AMS Food Bank saw nearly 2,500 visits in the last five months

Long lines at the AMS Food Bank have raised concerns about increasing food insecurity at UBC.

Though demand for the Food Bank has been rising steadily since 2011, the AMS Food Bank showed an increase from 1,513 visits in the 2019/20 academic year to 2,373 visits in the 2020/21 academic year.

From May 2021 to October 14, 2021, the number of visits skyrocketed to 2,420, according to Student Services Manager Mitchell Prost.

At a recent AMS Council meeting, Prost stated that the AMS is bringing on more volunteers to meet the growing demand. As to why the demand has jumped so significantly recently, Prost credited the COVID-19 pandemic and a return to campus.

“I really do think it’s because we have everyone coming back. There’s a lot more people on campus and when there’s more people, there’s a lot more folks in need. COVID-19 has impacted everyone and we really see those impacts in the ability to afford basic necessities like food,” he said.

Food insecurity refers to “inadequate or insecure access to food due to financial constraints” according to the UBC Food Insecurity Initiative. Compared to the Canadian household average of 8.8 per cent, food insecurity affects 35–40 per cent of post-secondary students. In Vancouver especially, an area with a higher-than-average cost of living, students have felt the pressure, worsened by COVID-19 and an increase in grocery and food costs Canada wide.

Since its inception in 1996, the AMS Food Bank has been mandated as emergency relief for students. However, given the rise in demand, the Food Bank is currently allowing students to access its services up to 16 times a term.

Prost said this has strained the Food Bank. He said that the AMS Food Bank is continually at capacity and he would like to see more sustainable long-term adjustments toward food security for students.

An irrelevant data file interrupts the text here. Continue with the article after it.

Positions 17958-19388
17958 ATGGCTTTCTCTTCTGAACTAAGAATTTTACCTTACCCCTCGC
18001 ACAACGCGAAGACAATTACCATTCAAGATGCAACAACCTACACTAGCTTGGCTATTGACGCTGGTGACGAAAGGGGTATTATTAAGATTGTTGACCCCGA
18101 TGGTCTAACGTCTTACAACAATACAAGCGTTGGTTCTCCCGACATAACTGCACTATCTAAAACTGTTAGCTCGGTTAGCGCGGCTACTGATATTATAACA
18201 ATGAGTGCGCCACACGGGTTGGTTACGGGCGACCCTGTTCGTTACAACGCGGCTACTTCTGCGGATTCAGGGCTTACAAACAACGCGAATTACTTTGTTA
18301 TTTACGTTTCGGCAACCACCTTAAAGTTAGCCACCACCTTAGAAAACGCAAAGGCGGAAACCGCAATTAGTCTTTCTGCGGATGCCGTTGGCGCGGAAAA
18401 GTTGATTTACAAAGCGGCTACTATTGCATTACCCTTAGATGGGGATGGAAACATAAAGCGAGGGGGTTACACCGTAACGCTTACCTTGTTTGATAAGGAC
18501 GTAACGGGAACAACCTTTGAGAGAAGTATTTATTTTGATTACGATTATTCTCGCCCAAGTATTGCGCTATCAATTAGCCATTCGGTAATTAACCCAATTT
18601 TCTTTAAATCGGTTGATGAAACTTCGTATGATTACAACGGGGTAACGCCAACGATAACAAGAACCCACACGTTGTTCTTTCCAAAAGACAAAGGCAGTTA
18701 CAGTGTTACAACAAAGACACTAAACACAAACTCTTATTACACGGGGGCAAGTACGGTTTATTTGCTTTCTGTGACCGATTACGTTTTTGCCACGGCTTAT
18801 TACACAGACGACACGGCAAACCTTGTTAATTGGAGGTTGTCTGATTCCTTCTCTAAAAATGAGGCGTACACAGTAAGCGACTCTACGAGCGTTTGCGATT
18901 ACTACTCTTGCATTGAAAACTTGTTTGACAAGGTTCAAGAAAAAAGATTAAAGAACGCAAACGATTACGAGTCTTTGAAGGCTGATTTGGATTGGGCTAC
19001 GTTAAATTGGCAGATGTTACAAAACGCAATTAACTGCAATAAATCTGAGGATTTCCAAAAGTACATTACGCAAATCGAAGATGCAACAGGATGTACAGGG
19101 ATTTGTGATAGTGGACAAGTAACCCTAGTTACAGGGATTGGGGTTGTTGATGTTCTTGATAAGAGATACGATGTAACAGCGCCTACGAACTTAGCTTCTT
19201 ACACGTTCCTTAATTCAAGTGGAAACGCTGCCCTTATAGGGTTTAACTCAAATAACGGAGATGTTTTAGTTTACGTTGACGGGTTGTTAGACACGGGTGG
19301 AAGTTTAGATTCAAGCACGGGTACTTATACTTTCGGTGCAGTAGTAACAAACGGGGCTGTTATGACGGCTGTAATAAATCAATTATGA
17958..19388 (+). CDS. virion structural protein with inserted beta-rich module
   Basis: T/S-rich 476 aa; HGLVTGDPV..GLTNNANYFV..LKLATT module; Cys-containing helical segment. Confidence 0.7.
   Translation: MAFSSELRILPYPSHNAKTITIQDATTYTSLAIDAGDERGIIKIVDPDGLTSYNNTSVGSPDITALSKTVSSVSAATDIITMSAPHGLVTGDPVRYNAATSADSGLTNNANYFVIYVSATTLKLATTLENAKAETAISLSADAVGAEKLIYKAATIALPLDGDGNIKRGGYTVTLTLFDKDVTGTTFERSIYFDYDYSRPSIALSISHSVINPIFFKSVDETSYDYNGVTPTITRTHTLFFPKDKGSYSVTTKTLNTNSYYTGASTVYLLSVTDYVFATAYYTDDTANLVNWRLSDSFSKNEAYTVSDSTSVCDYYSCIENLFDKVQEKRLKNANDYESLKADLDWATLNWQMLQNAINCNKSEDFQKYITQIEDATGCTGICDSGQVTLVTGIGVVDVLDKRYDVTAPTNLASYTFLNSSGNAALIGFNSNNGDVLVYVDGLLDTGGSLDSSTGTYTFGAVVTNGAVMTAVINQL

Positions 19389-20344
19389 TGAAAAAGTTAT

The best way to accomplish this goal, said Prost, is through partnership and collaboration.

“For the time being, the best way is by sitting on these different university groups and committees and really pushing the university and working with the university to create new initiatives,” he said.

Though the Food Bank receives a stipend from the UBC President’s Office, it operates primarily on donations.

The university recently allocated $65,000 to the AMS Food Bank and has implemented new projects through its Food Security Initiative.

Food Security Program Manager Sara Kozicky said the initiative recently launched the Meal Donation Program, initiated this month with a budget of $480,000, and the Digital Food Hub, a website launching in November 2021. Kozicky said the latter intends to increase awareness and accessibility around food options.

“We really want to look at alleviating immediate pressures of food insecurity through dignified solutions,” she said.

Though the demand for emergency relief has grown steadily, UBC has set a goal of reducing food insecurity at UBC 50 per cent by 2025. Kozicky acknowledges this goal is bold but stressed that a strong stance is needed to tackle such an important issue.

“It is a bold target and a bold goal. I think it really corresponds to how UBC wants to tackle and address and promote food security within our institution and how seriously we take this complex problem.”

Overall, Prost would like to see food insecurity talked about more openly in order to reduce the stigma and allow for students to access the services they need.

“I think the one thing that we can really do is be more open about conversations about food security, and have it be more normalized as a collective community issue that we’re trying to tackle as a community.”